Pope Benedict's election caught American diplomats by surprise, Wikileaks documents from Rome have revealed

Pope Benedict’s election to the papacy took American diplomats by surprise, it emerged this week.

They predicted that Cardinal Joseph Ratzinger would get a flurry of votes from his fellow cardinals at the beginning of the conclave but that he would be unable to muster the support needed to become Pope.

An April 19 2005 telegram from Rome to Washington signed by Bernt Hardt, says diplomats were “shocked” and “speechless” about the election of Cardinal Ratzinger

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According to sensitive State Department documents obtained by La Stampa, an Italian newspaper, American diplomats at the US Embassy to the Holy See listed sixteen papabile, or candidates for the papacy on April 18, 2005, the day the conclave following Pope John Paul II’s death began.

Diplomats had drawn up an earlier document for the then Secretary of State Condoleeza Rice only days after John Paul II died, in which they had outlined the likely characteristics of the Pope’s successor.

The document, which was classified as “sensitive”, described the next Pope as a man who was neither too old nor too young so as to avoid having a funeral and conclave too soon, but also to “avoid a papacy as long as John Paul II’s”. The future Pope, they believed, needed to speak Italian in order to control the Vatican’s bureaucracy but would not necessarily be Italian. They thought the candidate would unlikely be from Eastern Europe post-John Paul II, or America because of its status as the last remaining superpower. The future Pope, they wrote, would need to have pastoral experience in order to show his human side and be a good communicator with new media skills.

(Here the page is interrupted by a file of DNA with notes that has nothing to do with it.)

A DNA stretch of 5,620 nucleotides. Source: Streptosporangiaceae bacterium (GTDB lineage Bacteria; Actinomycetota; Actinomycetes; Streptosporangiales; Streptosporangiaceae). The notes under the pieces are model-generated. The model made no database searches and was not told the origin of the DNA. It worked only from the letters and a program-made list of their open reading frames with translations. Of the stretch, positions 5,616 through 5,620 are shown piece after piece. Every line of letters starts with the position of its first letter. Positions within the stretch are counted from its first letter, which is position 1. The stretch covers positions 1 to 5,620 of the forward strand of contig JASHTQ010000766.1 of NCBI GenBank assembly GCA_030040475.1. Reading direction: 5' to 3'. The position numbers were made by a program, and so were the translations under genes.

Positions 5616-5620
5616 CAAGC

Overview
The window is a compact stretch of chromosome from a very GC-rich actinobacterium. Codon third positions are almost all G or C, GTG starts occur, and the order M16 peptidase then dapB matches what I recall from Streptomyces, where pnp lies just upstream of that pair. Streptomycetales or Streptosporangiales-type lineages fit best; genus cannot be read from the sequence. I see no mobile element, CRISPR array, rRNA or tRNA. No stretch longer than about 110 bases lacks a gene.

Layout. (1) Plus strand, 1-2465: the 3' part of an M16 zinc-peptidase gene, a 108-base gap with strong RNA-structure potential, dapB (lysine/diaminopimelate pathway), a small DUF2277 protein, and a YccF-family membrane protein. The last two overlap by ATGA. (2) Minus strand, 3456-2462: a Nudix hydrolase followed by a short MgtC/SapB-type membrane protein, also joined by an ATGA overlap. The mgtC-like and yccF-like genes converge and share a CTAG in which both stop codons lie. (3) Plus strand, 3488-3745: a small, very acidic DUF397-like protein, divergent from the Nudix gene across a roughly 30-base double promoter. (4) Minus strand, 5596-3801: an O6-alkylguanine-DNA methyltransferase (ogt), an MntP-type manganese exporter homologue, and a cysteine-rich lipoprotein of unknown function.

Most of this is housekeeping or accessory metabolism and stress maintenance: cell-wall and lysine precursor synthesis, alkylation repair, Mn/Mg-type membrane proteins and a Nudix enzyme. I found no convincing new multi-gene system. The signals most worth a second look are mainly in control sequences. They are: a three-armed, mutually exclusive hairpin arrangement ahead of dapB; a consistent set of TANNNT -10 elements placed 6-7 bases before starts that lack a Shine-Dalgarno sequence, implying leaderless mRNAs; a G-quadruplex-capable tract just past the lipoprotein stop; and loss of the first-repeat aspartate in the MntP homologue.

The Belgian Cardinal Godfried Danneels was among those considered to be the best candidates by American diplomats. They said Cardinal Danneels “knows how to use a computer” and represents the best compromise between Catholic doctrine and liberalism. Cardinal Dionigi Tettamanzi the Archbishop of Milan was also considered a likely choice because of his connection with young people, while Colombian Cardinal Dario Castrillon-Hoyos had “organized video conferences with thousands of priests” was considered “the perfect candidate for those who want a Hispanic who knows the Curia”.

In the dossier, American sources cited Cardinal Ratzinger’s brief stint in forced military service in the “last months of World War II”, saying that he would get votes in early ballots but would not be able to get the support. They predicted he would continue to be a “powerful cardinal” and a “guardian of theological orthodoxy”.

The files were released as part of a quarter of a million leaked United States embassy cables which were made public by the Wikileaks website last week.

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